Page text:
Local filmmakers tackle Magic: The Gathering in Planeswalkers documentary

Planeswalkers aims to illuminate the Magic: The Gathering subculture.
Planeswalkers aims to illuminate the Magic: The Gathering subculture.

With more than ten million players worldwide, a twenty-year history and a tournament circuit that awards hundreds of thousands of dollars annually to the top players, it's fair to say that Magic: The Gathering is a juggernaut in the gaming industry. Despite that, it's never garnered the same kind of attention lavished on other gaming phenomenons like World of Warcraft, perhaps due to the complex nature of the game and the insularity of its community. Local production company Broken Science Productions aims to change that with Planeswalkers, a feature-length documentary that digs deep into the game and the people who play it. Before the film premieres in May, we sat down to talk about the film with producers Ray and Vince Cruz and director Karen Cruz.

See also: I'm a sports nut for Magic: The Gathering

Westword: Are you Magic players?

Vince Cruz: No.

Karen Cruz: I'm barely learning.

So if you don't play, how did you come to make a documentary about the game and its culture?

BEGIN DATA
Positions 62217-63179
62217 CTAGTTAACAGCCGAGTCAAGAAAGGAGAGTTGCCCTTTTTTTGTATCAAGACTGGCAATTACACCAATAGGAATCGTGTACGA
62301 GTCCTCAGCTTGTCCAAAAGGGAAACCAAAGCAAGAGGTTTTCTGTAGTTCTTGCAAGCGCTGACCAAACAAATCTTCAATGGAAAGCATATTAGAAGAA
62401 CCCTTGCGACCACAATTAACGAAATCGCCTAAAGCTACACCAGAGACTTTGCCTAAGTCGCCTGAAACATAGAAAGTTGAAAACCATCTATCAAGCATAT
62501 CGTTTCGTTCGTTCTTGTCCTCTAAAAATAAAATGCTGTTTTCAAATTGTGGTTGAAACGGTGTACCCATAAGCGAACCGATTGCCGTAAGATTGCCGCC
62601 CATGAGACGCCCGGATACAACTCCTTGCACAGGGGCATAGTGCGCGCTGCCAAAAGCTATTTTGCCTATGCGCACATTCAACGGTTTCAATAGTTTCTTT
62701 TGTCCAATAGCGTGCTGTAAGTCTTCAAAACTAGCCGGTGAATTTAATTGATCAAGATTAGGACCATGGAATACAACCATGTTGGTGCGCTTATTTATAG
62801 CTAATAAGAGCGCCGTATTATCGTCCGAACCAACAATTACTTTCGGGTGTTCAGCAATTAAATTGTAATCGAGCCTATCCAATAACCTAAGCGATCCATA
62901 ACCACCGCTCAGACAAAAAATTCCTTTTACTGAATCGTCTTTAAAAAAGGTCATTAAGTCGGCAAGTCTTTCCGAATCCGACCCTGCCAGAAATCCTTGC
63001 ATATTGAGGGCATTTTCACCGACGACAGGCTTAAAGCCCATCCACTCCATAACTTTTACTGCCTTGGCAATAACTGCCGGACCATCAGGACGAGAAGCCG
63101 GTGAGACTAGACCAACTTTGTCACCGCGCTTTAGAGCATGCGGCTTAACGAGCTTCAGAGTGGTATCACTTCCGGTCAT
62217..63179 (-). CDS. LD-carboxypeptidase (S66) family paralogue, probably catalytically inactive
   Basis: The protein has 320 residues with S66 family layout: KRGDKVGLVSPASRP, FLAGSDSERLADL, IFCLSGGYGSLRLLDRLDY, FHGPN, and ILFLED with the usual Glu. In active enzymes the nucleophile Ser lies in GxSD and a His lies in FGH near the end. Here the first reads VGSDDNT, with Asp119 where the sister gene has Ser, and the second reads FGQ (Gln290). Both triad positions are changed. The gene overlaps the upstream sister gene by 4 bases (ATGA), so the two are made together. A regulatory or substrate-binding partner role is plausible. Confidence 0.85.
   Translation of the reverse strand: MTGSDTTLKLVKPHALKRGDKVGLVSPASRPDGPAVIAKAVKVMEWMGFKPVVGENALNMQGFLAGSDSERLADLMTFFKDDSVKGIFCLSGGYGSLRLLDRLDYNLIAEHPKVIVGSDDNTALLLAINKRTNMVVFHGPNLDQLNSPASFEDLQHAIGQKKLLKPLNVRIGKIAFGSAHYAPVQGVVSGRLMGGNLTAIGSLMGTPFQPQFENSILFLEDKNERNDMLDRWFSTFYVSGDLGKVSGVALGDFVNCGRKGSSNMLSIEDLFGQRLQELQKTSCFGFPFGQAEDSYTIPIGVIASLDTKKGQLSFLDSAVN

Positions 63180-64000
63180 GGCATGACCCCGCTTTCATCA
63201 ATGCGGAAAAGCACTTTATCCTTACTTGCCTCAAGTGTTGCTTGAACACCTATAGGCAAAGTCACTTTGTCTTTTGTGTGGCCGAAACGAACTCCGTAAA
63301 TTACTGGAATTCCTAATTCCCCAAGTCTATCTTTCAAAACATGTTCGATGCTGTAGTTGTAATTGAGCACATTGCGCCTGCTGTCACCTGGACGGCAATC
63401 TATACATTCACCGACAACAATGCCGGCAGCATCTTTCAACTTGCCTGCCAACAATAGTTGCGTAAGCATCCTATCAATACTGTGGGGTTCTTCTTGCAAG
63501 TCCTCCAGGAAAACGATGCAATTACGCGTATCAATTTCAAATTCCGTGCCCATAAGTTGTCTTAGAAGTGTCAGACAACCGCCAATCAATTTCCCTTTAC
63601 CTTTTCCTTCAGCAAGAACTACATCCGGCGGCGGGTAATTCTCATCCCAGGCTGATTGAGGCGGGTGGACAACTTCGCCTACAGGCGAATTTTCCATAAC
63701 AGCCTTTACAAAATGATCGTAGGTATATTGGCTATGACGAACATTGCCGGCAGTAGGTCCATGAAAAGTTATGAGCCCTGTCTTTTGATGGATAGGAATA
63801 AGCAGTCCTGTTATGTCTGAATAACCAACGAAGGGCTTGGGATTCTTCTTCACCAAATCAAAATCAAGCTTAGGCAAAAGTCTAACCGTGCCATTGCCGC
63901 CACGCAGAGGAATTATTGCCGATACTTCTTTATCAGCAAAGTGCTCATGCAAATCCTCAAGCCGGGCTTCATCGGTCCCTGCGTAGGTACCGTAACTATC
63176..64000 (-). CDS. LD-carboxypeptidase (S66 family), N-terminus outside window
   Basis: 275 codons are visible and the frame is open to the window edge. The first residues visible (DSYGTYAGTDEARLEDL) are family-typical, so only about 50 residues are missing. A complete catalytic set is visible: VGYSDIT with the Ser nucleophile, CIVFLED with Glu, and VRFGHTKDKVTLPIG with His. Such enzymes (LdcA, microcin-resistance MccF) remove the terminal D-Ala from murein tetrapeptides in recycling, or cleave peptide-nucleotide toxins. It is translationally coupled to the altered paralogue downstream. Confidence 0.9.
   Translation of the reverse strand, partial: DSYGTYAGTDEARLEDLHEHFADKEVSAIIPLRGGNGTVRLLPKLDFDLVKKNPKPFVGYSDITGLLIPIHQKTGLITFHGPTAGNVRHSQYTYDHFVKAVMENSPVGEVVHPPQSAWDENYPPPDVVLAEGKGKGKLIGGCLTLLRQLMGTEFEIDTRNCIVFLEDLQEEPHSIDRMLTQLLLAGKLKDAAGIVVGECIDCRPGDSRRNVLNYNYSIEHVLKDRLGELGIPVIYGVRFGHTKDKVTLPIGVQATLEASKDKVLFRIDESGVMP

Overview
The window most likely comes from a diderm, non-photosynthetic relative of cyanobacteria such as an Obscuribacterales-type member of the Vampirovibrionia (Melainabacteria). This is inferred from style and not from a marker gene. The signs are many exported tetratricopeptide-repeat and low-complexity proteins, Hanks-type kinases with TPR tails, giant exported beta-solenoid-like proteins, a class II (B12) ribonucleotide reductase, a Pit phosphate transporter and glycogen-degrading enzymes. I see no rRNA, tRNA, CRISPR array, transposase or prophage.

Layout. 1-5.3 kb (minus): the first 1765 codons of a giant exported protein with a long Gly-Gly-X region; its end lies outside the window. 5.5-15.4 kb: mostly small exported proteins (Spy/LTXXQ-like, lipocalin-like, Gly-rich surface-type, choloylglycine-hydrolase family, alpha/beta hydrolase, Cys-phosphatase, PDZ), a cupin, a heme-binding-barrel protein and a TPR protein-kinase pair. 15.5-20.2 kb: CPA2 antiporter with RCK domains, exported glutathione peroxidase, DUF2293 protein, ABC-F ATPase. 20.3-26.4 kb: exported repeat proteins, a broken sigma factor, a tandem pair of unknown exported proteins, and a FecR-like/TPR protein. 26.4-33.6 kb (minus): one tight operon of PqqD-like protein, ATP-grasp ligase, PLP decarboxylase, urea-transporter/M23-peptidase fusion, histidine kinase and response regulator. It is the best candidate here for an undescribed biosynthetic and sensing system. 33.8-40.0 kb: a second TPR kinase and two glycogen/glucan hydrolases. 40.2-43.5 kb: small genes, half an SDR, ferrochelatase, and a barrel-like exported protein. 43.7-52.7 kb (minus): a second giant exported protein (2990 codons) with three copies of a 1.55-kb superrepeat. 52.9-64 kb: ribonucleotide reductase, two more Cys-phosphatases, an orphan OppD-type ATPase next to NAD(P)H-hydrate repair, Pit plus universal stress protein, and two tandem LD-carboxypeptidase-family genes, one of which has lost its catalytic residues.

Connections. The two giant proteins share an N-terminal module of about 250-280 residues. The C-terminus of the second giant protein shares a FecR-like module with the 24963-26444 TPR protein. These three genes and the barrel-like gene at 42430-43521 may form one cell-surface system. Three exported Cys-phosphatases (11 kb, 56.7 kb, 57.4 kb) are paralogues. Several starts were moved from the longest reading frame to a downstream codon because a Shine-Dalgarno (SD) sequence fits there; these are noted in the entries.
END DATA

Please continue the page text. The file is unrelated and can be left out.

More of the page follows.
Vince Cruz: I was looking around for a comic-book shop and Googled up a shop that happened to be in the same strip mall as a Magic shop. We pulled up to what I thought was a comic-book store, but when I went in I didn't see any comics. I saw all the tables full of game players. There was a competition going on. I was like, "What the hell is this?"

I went up to the counter to ask where the comics are, because it looked like a comic store. There were toys and stuff everywhere; it looks pretty similar. The guy was like, "Yeah this happens all the time, it's at the other end." Instead of leaving, I walked around and checked it out, looking at all these people coming and going, carrying these binders and backpacks. So I called these guys and said, "Hey, you have to check this out. This is awesome." You could tell there was kind of a culture going on, an energy, a vibe.

Karen Cruz: I've been interested in shooting a documentary for years, just kind of wondering what it should be. When Vince told us about this shop, I remembered all my friends who used to play, and it was really intriguing. It's very complex, but also so much fun. We talked on it and decided we should shoot this, maybe just as a small web series. Ray [Cruz] and I went in and asked the shop owner at Above and Beyond Games if we could shoot and he was very receptive and open. We started shooting there and it snowballed into something so much bigger. We're here a year later and we have a feature.

Ray Cruz: What we noticed is there were so many different people playing. Professionals, people who were clean-cut, others who weren't -- just different kinds of people. We were like --

Karen Cruz: There's a story here.

What is the scope of the documentary? Is it the Denver Magic scene? Or the game as a whole? Something in between?